cheers,

    Thomas
     
  5. Teerhand

    Teerhand New Member
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    Hi Matthew,

    my gear is in a 3x3 m Listening Room, and while with such a bad architecture two subs would probably be my best bet, i really want to keep it simple, though, and doors and patio with big windows really doesn´t allow a lot of placements neither.

    I moved the sub right next to my listening position, which really helped a lot. the measurement may still look bad to you, but that 60hz dip is nothing against what i had to work with before

    >Edit: the Room is 4m x 4,5m so its not really square
     
    #5 Teerhand, Mar 12, 2019 at 5:06 AM
    Last edited: Mar 12, 2019 at 5:48 AM
  6. Matthew J Poes

    Matthew J Poes Staff Writer
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    Placing the sub right next to your listening position does seem to make for much better response. I do not know this with certainty, but suspect that it increases the ratio of direct to reflected sound at lower frequencies. Normally there is far more reflected sound at low frequencies, but this method may shift that ratio.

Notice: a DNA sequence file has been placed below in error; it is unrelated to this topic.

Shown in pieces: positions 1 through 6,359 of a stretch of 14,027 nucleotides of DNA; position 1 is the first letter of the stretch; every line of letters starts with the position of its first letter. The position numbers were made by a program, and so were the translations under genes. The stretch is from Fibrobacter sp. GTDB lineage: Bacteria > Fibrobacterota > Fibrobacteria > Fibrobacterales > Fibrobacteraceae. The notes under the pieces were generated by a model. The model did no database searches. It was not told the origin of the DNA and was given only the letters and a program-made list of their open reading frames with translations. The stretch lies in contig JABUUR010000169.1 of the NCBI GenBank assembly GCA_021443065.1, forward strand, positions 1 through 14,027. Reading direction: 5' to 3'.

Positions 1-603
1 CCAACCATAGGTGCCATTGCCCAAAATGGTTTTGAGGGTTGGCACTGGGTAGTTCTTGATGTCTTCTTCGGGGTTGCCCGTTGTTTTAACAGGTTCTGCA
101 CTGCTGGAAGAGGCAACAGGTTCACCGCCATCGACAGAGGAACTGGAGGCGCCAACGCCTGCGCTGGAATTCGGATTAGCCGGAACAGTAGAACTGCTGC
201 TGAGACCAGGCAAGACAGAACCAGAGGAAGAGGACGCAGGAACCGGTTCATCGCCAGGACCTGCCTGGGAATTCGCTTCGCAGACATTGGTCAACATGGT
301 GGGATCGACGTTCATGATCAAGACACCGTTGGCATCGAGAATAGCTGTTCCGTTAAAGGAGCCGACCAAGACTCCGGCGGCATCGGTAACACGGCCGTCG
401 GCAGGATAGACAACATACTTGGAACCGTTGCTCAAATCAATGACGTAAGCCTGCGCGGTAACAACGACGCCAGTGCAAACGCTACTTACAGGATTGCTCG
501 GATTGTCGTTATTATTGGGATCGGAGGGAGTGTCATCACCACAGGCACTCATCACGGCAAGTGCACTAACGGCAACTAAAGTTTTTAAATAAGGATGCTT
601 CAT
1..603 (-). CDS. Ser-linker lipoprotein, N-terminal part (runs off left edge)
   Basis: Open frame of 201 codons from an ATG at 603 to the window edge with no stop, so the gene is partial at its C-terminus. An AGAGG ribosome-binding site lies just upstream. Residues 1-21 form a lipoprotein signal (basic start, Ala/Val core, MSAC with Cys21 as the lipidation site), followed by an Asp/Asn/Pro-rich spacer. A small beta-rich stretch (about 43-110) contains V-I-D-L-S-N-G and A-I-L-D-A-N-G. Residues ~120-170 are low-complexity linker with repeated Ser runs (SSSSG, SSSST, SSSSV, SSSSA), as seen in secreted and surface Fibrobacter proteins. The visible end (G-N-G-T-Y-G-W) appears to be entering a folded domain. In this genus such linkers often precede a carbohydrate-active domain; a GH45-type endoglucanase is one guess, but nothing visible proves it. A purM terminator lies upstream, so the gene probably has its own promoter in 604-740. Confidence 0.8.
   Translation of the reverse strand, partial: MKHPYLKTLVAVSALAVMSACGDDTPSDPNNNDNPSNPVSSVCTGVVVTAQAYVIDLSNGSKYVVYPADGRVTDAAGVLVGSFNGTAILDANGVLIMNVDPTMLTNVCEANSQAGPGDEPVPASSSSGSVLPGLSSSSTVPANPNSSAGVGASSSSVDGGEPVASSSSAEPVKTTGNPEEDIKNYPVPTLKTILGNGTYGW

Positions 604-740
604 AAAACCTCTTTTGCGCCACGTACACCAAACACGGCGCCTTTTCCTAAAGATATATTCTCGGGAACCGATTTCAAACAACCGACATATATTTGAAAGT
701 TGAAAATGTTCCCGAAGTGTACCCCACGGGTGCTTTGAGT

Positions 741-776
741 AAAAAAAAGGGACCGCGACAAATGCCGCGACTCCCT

Without multiple subs are significant bass traps there are not a lot of ways to combat dips in the response. Eq is really only effective against peaks or low q dips. Moving the speakers and subs can only shift things around. That doesn’t mean Johns advice is wrong, changing placement can shift things for a more favorable overall response in your listening room. It just can’t do as much as the other approaches.

    High Q dips are not so audible anyway, so if you are happy with this, be happy and don’t worry about it. If you hear something specific you want to address we are here to help.
     
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  7. Teerhand

    Teerhand New Member
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    your replies gave me some motivation, to reconsider subwoofer placement, and i moved my desk as well. so i did this till i had only peaks and no dips below 100hz (i really don´t trust the mic enough to go much beyond that, and the power of the sub poses the biggest problem anyway)